Mob Fest ’29
Release Date: April 27, 2018
In Mob Fest ’29, Bill Tonelli, a former editor at Esquire and Rolling Stone and longtime journalistic student of the Mafia, asks us to imagine the scene of the alleged genesis of organized crime in America.
In the early summer of 1929, a who’s who of mobsters–Al Capone, Lucky Luciano, Meyer Lansky, Frank Costello, and Atlantic City’s Nucky Johnson, the real-life inspiration for Steve Buscemi’s Nucky Thompson in the HBO series, Boardwalk Empire–rolled up their pant legs and walked the beaches of Johnson’s hometown to hash out the future of organized crime. “Dozens of barefoot tough guys in expensive suits trying not to get their pants wet,” as Tonelli describes them. With Prohibition winding down and the potential for even more money to be made in the liquor business, America’s top mobsters agreed to this unprecedented summit and alleged “peace treaty,” turning Atlantic City into a “Camelot of corruption.”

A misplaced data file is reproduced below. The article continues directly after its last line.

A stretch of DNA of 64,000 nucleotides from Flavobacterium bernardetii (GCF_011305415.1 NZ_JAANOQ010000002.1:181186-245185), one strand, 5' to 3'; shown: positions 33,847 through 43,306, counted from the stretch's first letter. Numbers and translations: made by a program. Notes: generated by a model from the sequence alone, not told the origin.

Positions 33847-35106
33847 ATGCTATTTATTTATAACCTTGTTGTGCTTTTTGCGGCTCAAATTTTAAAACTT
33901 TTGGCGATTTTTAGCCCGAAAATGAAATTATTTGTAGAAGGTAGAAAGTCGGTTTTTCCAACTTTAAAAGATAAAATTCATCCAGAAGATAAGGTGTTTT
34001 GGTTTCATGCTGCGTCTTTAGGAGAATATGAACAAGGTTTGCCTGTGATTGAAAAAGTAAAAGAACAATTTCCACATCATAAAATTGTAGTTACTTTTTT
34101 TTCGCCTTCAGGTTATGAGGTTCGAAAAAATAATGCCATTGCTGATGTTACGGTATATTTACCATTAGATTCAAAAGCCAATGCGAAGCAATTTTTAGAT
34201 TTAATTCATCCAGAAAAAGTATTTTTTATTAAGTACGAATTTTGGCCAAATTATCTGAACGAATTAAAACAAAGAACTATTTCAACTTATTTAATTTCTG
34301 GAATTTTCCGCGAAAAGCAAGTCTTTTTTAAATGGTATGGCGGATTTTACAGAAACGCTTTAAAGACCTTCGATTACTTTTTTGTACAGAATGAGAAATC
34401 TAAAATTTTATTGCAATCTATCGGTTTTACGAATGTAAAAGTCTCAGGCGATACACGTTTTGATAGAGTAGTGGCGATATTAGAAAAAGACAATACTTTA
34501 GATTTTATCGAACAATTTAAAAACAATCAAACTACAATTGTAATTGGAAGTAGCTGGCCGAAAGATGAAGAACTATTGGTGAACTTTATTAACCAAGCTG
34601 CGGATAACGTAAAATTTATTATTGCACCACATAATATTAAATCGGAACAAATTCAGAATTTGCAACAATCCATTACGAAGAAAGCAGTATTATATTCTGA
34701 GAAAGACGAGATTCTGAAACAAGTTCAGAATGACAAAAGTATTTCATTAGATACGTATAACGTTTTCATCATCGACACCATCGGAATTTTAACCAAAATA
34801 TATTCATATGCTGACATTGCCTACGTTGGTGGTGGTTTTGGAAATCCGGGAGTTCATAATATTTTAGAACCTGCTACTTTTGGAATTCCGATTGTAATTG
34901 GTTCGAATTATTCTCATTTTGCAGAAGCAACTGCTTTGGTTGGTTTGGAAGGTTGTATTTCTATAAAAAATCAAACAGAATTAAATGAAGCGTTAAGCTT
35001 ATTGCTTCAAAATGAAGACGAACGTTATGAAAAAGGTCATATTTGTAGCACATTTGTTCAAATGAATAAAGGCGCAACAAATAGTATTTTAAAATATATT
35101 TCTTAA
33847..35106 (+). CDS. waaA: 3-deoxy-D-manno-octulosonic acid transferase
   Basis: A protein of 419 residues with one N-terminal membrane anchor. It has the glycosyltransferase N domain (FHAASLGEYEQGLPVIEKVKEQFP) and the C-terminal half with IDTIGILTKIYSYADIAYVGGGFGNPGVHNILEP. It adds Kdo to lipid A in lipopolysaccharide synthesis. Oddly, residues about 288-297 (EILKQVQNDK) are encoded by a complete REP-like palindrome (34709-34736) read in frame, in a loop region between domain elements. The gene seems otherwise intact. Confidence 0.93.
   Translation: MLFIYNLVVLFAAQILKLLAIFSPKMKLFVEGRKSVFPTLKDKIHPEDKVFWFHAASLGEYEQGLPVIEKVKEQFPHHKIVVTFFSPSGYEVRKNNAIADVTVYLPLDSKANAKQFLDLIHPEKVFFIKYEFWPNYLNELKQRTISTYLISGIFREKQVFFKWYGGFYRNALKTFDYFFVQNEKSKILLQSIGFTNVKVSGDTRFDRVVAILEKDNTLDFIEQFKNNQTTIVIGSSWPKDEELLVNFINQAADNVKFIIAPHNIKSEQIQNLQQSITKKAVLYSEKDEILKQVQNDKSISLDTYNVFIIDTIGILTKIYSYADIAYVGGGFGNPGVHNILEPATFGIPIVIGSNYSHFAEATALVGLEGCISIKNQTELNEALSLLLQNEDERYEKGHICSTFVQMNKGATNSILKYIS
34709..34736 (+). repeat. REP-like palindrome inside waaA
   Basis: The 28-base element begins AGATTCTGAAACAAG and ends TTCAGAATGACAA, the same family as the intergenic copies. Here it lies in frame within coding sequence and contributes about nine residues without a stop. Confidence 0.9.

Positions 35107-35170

At the core of Tonelli’s story, however, is an insistent aversion to myth. By acknowledging the questionable accuracy of “gangster literature”–and even getting famous writers to admit that much of the written history of the mob is bullshit–Tonelli debunks the commonly accepted versions of the ’29 summit, and crafts a funny, obsessively reported hybrid of a story, part wise guy romp, part investigative mini-masterpiece, and part treatise on fact vs. fancy in the world of Prohibition-era mobsters. Thug lit at its best. — Neal Thompson, Amazon.com